Rapid growth in population along with urban-centric activities impose a massive demand on existing transportation systems, thus increasing traffic congestion and other mobility related challenges. To overcome such challenges, we need network-scale models to accurately predict real-time traffic demand and associated congestion. However, traditional network modeling approaches have shortcomings due to the complexity in traffic flow modeling, limited scope to incorporate real-time data available from emerging data sources and requiring excessive computation time to generate accurate estimation of traffic flows. Advancement in traffic sensing technologies with big data has created a new opportunity to overcome these challenges and implement deployable data-driven models to predict network-level traffic dynamics and congestion propagation in real time. However, existing data-driven approaches are limited in scope: they are developed for small-scale networks; they do not consider the fundamental concept of traffic flow propagation; and they are applied for short-term prediction ( < 1 hour). In this dissertation, we develop graph convolution based neural network architectures for network scale traffic modeling as a solution to overcome these limitations. First, we develop a Graph Convolutional Neural Network (GCNN) Model to solve the traffic assignment problem in a data-driven way; the validation results show that the model can learn the user equilibrium traffic flow well (mean error < 2%). Since the model can instantaneously determine the traffic flows of a large-scale network, this approach can overcome the challenges of deploying mathematical programming or simulation-based traffic assignment solutions for large-scale networks. Second, we scale this approach and develop a Graph Convolutional LSTM (GCN-LSTM) model for traffic movement volume prediction at intersection level. We rigorously tested the model over traffic movement volume data collected from Seminole County's automated signal performance measure (ATSPM) database which show that 90% of cases, absolute error of the predicted values is less than 20. Finally, we develop a Dynamic Graph Convolutional LSTM (DGCN-LSTM) model to predict evacuation traffic flow for interstate network of Florida. The implemented model can be applied to predict evacuation traffic over a longer forecasting horizon (6-hour) with higher accuracy (R^2score 0.95). Hence, it can assist transportation agencies to activate appropriate traffic management strategies to reduce delays for evacuating traffic.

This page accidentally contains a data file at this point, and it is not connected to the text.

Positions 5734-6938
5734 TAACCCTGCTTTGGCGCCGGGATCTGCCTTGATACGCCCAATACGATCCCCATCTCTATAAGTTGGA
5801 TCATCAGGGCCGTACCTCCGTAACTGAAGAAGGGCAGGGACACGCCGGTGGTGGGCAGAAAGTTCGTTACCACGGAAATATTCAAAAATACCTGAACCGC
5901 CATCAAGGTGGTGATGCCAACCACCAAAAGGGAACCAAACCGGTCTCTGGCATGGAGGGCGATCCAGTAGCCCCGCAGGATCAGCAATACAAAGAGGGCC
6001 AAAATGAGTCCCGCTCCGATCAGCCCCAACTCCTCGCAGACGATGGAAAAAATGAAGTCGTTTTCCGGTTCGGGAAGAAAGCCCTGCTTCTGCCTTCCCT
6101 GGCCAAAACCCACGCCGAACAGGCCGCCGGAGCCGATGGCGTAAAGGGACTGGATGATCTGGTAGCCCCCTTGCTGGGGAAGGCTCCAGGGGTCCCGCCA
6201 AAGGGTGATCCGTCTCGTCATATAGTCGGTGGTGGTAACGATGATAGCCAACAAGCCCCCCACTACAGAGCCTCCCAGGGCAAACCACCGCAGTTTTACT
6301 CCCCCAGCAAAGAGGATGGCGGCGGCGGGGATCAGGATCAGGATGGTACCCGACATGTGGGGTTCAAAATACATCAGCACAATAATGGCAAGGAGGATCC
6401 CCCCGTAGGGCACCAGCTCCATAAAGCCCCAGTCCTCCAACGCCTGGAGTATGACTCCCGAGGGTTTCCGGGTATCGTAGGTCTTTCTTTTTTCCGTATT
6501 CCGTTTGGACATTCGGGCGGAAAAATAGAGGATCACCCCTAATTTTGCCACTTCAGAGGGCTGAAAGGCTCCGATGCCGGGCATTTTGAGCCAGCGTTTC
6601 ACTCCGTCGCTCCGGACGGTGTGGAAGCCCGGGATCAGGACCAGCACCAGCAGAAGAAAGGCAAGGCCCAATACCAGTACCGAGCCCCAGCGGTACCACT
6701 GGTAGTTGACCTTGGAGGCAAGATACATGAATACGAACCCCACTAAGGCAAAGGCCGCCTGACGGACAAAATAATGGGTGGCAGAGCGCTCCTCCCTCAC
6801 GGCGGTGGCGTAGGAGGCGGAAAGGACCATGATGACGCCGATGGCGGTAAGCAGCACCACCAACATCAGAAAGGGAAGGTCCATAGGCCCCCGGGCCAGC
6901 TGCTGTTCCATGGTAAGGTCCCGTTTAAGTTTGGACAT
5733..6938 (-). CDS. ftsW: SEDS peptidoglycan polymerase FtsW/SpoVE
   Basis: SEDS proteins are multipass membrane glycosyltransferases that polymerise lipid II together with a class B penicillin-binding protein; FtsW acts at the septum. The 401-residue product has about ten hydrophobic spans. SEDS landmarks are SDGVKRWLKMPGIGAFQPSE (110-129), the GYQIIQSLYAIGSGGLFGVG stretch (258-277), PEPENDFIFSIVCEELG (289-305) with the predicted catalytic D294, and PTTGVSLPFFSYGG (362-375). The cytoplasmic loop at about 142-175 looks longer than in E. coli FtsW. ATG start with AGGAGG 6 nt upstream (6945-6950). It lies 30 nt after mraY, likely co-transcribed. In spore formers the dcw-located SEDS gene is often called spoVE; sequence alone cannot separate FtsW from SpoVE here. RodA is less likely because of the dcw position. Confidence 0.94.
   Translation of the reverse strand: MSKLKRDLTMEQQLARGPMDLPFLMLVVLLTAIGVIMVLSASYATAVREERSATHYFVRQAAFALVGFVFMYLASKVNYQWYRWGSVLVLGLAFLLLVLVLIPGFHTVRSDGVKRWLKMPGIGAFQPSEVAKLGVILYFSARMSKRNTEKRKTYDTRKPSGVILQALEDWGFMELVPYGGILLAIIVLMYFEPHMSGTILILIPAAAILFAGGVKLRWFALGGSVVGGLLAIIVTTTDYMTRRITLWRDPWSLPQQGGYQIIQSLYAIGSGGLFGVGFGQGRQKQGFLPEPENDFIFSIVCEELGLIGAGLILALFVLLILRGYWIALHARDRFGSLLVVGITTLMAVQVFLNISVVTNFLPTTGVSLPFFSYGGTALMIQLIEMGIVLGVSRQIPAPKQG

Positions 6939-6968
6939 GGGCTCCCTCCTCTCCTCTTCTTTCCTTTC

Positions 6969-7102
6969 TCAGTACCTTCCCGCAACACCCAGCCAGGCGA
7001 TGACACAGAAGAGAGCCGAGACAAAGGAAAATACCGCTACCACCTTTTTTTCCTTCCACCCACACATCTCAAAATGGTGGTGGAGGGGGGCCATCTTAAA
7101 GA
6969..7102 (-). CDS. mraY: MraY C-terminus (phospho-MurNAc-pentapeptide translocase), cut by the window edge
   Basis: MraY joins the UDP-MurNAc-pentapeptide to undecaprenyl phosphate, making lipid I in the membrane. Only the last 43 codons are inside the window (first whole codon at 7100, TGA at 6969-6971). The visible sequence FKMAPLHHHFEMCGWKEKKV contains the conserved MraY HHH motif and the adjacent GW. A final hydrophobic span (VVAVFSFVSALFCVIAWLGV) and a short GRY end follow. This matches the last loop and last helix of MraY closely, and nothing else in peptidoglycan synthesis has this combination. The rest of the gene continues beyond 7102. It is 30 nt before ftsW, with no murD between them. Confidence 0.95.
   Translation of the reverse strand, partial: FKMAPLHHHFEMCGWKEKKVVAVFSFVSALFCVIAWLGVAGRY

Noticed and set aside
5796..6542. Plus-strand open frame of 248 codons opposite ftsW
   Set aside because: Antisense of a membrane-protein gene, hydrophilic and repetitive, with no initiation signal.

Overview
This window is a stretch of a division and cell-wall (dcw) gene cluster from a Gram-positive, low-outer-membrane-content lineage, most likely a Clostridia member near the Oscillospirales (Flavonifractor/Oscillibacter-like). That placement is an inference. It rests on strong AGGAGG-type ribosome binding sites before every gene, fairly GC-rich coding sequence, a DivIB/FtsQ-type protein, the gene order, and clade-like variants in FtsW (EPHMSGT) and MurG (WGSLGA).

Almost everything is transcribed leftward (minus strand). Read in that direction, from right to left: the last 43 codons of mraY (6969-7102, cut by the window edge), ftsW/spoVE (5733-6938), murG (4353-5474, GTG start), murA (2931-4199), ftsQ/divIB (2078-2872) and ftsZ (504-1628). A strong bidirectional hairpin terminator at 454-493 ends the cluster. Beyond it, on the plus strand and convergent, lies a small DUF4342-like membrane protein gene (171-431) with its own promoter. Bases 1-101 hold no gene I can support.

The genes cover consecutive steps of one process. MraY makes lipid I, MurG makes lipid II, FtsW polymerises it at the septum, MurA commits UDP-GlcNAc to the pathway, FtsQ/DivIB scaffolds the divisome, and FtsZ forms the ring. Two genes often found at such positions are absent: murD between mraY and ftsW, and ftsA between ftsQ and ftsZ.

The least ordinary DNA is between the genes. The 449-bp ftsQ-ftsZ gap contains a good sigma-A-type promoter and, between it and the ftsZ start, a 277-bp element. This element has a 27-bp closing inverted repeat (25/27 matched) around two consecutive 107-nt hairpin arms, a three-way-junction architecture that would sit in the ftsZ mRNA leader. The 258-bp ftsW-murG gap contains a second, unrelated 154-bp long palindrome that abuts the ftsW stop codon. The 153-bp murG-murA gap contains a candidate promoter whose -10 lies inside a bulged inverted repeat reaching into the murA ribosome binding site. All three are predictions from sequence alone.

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Doctor of Philosophy (Ph.D.)
College of Engineering and Computer Science
Civil, Environmental and Construction Engineering
Length of Campus-only Access
Doctoral Dissertation (Open Access)
Rahman, Rezaur, "Data Driven Methods for Large Scale Network Level Traffic Modeling" (2021). Electronic Theses and Dissertations, 2020-. 917.
Restricted to the UCF community until December 2021; it will then be open access.